A month has waxed and waned since CASCA-Cuba 2018. Surrounded now by fieldnotes and research materials, we reflect on our own southward migration. A mass of anthropologists scuttle sideways, traverse land and sea, and interrupt the daily lives of Cubans in a number of ways. Having adapted to this kind of travel, we meet in distant places to share our work, discuss emerging ideas, and debate ongoing discipline-specific anxieties. Sometimes the claws come out, sometimes our soft insides are moved by the powerful work of friends and colleagues, sometimes we simply retreat to the shade to hide from the sun and the social demands of conference life.

While we have adapted to annual migration to academic conferences, CASCA-Cuba offered us an opportunity to reflect on what we expect from such events. Access to WiFi, PowerPoint, printing, bug spray, and other comforts were often limited. Expectations of regular and safe travel were disrupted when we learned of the tragic Cubana crash that killed over a hundred Cuban nationals, delaying our own return flights. The delayed departures frustrated many and simply prolonged the vacation for others. The impacts of the catastrophe were unevenly distributed.


(Photo: Preparing for a panel hosted by the Centre for Imaginative Ethnography at the Casa Dranguet, May 17th, 2018)

Bronwyn’s first thought upon hearing about the delay was to hoard one-hour internet cards, which had run out during the first, pre-conference sojourn at Playa Costa Verde and were the only means of web connectivity. She bought one in the morning and another that afternoon. When another seven-hour delay was announced, she bought two more again. A miserly coconut crab in times of uncertainty, quietly snagging valuables and tucking them away in her cool, dark purse. Back in Canada, on the train from Pearson airport to downtown Toronto, she counted three unused internet cards in her wallet.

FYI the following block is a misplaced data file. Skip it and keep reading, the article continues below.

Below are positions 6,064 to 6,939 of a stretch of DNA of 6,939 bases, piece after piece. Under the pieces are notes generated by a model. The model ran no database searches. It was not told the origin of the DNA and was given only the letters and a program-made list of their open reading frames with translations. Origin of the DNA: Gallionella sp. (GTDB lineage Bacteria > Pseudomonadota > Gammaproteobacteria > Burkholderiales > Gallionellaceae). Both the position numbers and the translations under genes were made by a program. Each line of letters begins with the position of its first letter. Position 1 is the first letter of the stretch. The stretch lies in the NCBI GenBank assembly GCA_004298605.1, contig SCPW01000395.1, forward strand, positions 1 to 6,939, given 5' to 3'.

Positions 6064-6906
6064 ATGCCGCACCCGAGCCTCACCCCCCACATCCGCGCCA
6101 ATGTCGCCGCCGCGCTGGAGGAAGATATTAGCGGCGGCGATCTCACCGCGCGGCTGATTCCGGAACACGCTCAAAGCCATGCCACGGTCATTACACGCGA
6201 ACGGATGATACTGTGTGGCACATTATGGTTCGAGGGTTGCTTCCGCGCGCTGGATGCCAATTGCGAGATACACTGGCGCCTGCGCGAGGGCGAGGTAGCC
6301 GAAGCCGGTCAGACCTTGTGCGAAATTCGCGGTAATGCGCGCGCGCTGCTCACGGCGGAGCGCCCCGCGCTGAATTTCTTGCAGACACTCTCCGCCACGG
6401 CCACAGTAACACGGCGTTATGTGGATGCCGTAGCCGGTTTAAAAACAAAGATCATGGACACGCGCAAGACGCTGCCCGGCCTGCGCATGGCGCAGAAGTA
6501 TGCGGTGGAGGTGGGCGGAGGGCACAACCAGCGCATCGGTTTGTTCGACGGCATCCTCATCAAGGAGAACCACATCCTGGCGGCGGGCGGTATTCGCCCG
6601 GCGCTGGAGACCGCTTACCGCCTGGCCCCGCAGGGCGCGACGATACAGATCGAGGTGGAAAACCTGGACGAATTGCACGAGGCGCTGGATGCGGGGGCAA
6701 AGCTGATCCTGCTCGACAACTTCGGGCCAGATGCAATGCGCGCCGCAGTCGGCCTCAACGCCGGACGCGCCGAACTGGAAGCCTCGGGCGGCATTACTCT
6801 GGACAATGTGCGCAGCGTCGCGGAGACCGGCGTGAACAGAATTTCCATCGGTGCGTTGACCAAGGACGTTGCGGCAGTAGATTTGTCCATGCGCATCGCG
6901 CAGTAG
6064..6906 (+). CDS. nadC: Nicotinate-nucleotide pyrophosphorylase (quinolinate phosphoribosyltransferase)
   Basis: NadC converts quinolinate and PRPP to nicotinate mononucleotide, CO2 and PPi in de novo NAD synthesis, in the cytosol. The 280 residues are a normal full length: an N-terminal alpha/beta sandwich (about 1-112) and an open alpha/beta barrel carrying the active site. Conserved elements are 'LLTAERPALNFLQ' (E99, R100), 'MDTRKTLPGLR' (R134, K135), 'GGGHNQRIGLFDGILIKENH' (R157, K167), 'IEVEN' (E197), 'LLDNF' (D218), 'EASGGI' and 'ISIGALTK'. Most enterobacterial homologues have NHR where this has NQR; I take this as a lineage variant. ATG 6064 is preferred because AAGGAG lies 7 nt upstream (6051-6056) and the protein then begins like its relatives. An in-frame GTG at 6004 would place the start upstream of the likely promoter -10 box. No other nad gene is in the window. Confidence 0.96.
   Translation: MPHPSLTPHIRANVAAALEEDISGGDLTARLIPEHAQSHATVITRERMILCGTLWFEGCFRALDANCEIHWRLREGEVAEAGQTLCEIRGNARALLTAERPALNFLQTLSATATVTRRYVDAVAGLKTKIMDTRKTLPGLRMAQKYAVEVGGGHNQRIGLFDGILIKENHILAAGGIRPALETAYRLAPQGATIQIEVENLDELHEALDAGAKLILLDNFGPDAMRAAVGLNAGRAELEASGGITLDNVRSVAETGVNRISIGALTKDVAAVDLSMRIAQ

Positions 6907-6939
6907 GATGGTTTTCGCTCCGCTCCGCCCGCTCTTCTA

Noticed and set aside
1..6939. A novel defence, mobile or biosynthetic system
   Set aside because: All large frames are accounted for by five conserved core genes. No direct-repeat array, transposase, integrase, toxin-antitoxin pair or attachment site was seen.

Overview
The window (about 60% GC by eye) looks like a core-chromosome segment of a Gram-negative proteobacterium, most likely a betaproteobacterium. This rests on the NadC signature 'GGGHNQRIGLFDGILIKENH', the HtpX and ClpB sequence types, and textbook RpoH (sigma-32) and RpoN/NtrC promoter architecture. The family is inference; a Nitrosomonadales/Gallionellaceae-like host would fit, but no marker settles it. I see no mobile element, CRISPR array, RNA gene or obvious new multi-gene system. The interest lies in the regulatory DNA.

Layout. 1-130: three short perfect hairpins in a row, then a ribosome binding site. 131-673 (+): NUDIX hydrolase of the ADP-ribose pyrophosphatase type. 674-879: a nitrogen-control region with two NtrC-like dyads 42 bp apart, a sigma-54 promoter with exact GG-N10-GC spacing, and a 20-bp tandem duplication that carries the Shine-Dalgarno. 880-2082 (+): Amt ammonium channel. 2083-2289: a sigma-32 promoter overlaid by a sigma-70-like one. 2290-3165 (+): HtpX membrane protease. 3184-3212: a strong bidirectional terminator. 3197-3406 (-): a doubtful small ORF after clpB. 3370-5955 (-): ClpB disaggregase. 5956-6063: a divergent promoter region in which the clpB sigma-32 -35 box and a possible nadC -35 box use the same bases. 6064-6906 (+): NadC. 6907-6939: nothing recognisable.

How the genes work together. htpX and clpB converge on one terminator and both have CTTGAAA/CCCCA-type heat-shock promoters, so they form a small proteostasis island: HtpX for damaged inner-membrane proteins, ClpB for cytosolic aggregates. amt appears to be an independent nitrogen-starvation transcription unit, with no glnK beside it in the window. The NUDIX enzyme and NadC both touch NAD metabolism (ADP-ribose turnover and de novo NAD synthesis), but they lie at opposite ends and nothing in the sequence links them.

The tragedy and subsequent delays forced us to reflect on a number of questions: What should we do as a group of anthropologists in Cuba, at that moment? What are the impacts and benefits of hosting such a conference in Cuba? How might we mobilize our migratory rituals in fruitful and ethical ways? What kind of disruptions are we causing? We hope that we can inhabit this migrating-feisty-crab-that-disrupts metaphor in productive ways.

Claws up, combative stances, hard exteriors and soft insides, the tenacity to traverse difficult ground, the propensity to adapt to different terrain – these are qualities we can aspire to as anthropologists and as people. Being aware of the limits of our knowledge and experience, and knowing when to take a step out of the sun to listen and learn, is crucial to what we do. We were sure that it was a rat, but as we were told, that was simply not possible. In these moments where we realize we are misinformed and quick to conclude, when we learn something new about ourselves, others, and our situation, we hope that laughter, humility, and enjoyment are the emotions we resort to.

Image-3(Photo: Bronwyn Frey, Hannah Quinn, Janita Van Dyk, and Alex Rewegan standing outside of the Catedral Basílica de Nuestra Señora de la Asunción in Santiago de Cuba. May 19th, 2018.


(Photo: Waiting for a motorcycle taxi outside of the Melía Hotel in Santiago de Cuba. May 17th, 2018.)


Carl Linnaeus (1758). “Cancer”. Systema Naturae (10th ed.). Stockholm, Sweden: Laurentius Salvius. Pp. 649–658.

(Photo: Waiting for a motorcycle taxi outside of the Melía Hotel in Santiago de Cuba. May 17th, 2018.)

Photos taken by Hannah Quinn (2018)